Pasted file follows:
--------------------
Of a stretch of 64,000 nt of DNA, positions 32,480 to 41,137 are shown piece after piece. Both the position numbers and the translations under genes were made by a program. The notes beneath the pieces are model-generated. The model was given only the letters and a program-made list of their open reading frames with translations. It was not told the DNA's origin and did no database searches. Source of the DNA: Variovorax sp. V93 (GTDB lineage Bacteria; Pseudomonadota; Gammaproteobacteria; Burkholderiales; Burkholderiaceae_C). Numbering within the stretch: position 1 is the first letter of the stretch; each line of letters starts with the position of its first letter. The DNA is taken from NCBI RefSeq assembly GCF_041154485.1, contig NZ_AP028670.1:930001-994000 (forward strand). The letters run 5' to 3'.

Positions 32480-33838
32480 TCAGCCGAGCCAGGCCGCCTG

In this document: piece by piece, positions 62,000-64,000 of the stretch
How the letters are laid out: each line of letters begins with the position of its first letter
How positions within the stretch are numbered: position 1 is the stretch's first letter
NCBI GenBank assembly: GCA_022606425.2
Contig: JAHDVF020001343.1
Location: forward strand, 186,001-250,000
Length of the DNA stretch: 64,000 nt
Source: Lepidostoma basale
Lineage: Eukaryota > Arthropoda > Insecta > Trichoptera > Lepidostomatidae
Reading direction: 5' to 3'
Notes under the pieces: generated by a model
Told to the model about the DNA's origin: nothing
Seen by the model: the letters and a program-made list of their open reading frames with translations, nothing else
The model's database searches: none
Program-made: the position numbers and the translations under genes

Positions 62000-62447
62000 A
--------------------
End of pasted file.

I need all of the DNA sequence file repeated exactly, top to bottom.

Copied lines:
Of a stretch of 64,000 nt of DNA, positions 32,480 to 41,137 are shown piece after piece. Both the position numbers and the translations under genes were made by a program. The notes beneath the pieces are model-generated. The model was given only the letters and a program-made list of their open reading frames with translations. It was not told the DNA's origin and did no database searches. Source of the DNA: Variovorax sp. V93 (GTDB lineage Bacteria; Pseudomonadota; Gammaproteobacteria; Burkholderiales; Burkholderiaceae_C). Numbering within the stretch: position 1 is the first letter of the stretch; each line of letters starts with the position of its first letter. The DNA is taken from NCBI RefSeq assembly GCF_041154485.1, contig NZ_AP028670.1:930001-994000 (forward strand). The letters run 5' to 3'.

Positions 32480-33838
32480 TCAGCCGAGCCAGGCCGCCTG

In this document: piece by piece, positions 62,000-64,000 of the stretch
How the letters are laid out: each line of letters begins with the position of its first letter
How positions within the stretch are numbered: position 1 is the stretch's first letter
NCBI GenBank assembly: GCA_022606425.2
Contig: JAHDVF020001343.1
Location: forward strand, 186,001-250,000
Length of the DNA stretch: 64,000 nt
Source: Lepidostoma basale
Lineage: Eukaryota > Arthropoda > Insecta > Trichoptera > Lepidostomatidae
Reading direction: 5' to 3'
Notes under the pieces: generated by a model
Told to the model about the DNA's origin: nothing
Seen by the model: the letters and a program-made list of their open reading frames with translations, nothing else
The model's database searches: none
Program-made: the position numbers and the translations under genes

Positions 62000-62447
62000 A